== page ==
The nineties were my formative years. I left school in 1993, when the supermodel fever was at full force. After growing up obsessed with fashion and hell bent on getting into the industry in some way, I was instantly and completely hooked on the coterie of gorgeous, powerful women who were taking over fashion.
As soon as THAT Vogue cover came out on January 1st, 1990, shot by the inimitable Peter Lindbergh, it was as though fashion just came into focus. More so than it had been before. The models became mainstream – except, not really. They had an unbelievable beauty and presence, that oddly, was believable. They walked the line between fantasy and reality and they became the new celebrity, with actresses taking a back seat in terms of glamour.
That iconic video for George Michael’s Freedom ’90, shot by David Fincher, showcased all the supermodels that featured on the Vogue cover became an instant cult classic. The models were seen in a way, they had not been previously as they lip-synched to the song. They caught the public’s fascination, as well as the designers and it is not an over-statement to say they ruled fashion’s new mood that championed strong women.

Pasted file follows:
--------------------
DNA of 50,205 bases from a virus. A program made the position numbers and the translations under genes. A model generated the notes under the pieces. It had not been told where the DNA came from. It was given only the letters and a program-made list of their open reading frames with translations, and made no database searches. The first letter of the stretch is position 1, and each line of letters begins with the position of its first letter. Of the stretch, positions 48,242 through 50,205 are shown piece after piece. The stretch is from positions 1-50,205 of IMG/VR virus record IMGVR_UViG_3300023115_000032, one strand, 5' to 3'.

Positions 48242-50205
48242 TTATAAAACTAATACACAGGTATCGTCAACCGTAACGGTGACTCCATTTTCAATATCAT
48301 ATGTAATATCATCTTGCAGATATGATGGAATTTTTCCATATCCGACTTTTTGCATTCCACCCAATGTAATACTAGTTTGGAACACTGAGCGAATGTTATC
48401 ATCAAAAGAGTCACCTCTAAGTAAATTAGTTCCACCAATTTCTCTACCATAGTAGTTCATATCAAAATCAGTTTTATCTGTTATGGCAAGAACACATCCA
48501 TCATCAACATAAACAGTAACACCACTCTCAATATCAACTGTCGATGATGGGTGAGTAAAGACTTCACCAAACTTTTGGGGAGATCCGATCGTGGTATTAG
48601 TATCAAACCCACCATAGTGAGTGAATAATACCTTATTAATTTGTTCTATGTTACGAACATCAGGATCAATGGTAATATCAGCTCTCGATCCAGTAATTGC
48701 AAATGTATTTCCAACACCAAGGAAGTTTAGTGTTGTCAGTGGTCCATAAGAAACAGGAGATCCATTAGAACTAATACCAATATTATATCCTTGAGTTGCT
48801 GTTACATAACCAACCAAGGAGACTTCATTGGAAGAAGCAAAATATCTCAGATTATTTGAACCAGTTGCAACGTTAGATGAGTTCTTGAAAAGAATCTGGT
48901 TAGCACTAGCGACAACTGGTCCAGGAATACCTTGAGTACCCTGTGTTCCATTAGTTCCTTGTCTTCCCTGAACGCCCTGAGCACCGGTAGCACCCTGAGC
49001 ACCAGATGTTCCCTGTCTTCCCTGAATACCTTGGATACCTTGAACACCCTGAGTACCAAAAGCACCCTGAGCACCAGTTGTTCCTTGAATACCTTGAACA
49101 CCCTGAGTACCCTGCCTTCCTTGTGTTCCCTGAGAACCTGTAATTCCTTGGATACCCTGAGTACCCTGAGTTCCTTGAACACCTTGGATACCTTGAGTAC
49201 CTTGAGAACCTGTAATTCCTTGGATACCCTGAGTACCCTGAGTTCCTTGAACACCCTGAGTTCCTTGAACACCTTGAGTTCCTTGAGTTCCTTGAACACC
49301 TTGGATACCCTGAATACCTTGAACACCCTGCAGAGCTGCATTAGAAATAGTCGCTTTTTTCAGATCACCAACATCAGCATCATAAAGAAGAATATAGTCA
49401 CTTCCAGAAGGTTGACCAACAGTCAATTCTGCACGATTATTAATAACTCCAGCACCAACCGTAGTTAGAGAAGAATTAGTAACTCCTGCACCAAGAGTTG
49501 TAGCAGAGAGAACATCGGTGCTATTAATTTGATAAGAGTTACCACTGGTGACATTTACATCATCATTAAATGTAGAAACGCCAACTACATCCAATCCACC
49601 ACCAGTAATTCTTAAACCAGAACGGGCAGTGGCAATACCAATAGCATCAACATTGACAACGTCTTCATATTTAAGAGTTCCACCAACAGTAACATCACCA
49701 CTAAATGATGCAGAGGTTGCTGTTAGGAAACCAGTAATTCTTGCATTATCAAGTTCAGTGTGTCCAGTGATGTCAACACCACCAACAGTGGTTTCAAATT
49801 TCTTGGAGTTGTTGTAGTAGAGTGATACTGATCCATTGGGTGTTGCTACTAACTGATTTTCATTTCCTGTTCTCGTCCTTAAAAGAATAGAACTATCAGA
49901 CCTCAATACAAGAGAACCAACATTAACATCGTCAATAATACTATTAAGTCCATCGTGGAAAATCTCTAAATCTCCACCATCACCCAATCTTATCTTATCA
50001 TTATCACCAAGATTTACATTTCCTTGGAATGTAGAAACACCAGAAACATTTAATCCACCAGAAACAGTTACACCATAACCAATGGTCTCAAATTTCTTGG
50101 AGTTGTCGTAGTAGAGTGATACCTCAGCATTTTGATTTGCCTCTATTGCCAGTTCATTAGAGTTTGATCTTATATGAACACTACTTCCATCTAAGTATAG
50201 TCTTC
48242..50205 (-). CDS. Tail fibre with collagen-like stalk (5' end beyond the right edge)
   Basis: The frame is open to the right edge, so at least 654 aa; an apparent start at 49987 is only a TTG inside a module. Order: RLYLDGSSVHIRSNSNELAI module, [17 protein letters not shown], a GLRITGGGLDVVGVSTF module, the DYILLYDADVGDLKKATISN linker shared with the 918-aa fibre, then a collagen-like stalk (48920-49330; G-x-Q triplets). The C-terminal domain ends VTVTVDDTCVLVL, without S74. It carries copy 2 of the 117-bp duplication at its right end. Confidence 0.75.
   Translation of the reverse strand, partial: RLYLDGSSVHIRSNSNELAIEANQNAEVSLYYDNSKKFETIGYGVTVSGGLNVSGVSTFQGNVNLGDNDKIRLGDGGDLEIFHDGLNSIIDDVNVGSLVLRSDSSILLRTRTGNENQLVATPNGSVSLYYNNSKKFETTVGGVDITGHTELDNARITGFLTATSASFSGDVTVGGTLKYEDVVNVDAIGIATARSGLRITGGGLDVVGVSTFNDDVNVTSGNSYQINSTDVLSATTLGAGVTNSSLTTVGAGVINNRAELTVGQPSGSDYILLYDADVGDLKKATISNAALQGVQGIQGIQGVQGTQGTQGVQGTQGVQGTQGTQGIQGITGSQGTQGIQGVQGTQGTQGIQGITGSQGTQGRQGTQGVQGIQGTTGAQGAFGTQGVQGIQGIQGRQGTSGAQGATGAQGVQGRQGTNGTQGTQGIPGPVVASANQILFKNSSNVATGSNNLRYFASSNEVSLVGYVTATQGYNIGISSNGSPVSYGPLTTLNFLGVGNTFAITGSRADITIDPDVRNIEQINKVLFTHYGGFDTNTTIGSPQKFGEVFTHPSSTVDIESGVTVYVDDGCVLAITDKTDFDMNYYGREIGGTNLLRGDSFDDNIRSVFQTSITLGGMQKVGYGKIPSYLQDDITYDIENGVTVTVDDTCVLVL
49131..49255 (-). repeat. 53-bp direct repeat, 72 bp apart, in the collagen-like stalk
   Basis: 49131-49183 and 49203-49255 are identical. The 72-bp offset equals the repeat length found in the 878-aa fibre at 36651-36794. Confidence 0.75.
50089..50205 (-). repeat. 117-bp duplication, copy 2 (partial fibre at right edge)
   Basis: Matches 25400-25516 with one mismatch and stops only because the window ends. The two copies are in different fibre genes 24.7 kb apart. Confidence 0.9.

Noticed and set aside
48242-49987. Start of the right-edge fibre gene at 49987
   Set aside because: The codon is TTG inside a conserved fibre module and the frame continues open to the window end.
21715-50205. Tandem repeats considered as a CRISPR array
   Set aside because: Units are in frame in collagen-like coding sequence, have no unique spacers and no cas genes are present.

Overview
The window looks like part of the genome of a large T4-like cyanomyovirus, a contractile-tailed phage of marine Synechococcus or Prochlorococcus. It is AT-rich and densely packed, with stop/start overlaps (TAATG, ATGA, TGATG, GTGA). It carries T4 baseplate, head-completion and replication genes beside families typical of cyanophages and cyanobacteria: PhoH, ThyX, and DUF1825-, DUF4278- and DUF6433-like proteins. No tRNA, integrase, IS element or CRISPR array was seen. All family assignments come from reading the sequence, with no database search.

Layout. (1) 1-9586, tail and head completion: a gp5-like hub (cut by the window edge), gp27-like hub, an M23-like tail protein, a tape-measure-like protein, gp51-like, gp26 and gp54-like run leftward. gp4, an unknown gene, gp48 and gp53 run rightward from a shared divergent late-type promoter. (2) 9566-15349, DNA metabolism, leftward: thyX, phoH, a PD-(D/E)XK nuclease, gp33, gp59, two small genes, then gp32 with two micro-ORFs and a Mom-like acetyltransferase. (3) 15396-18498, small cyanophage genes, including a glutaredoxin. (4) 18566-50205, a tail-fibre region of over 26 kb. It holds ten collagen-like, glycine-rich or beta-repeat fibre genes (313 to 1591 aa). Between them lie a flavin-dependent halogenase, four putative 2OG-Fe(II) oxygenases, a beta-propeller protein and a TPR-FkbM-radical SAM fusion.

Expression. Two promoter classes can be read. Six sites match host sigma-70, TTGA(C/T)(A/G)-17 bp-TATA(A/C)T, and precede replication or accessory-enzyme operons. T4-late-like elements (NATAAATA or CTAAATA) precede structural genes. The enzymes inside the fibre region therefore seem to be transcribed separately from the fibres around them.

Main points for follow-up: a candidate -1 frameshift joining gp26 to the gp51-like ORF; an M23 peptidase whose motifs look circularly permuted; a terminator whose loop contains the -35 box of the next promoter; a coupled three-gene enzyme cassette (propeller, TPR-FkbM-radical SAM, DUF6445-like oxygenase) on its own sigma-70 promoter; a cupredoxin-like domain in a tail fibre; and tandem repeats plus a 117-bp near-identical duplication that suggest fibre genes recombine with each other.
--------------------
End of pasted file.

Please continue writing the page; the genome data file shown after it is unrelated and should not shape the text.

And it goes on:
So, I for one, did a little giddy dance when I saw that Peter Lindbergh had re-called ‘the girls’ for a reunion shoot and Nowness filmed a video on set.
It features Cindy Crawford, Tatjana Patiz, Eva Herzigova, Nadja Auermann and Helena Christensen chatting about their memories and wearing chunky knits that hark back to the classic styling on black and white Lindbergh shoots from the nineties.
What struck me most of all was how extremely beautiful they looked as they have aged – it would obviously be that way, given their genetics and fairly charmed lives – but there is such a celebration in sparked in me to see the beauty of their lines, their maturity and worldliness that just comes with women over 40. Call me ageist, but I like it.
We become better as we age.
(And if we are photographed by Peter Lindbergh, of course!)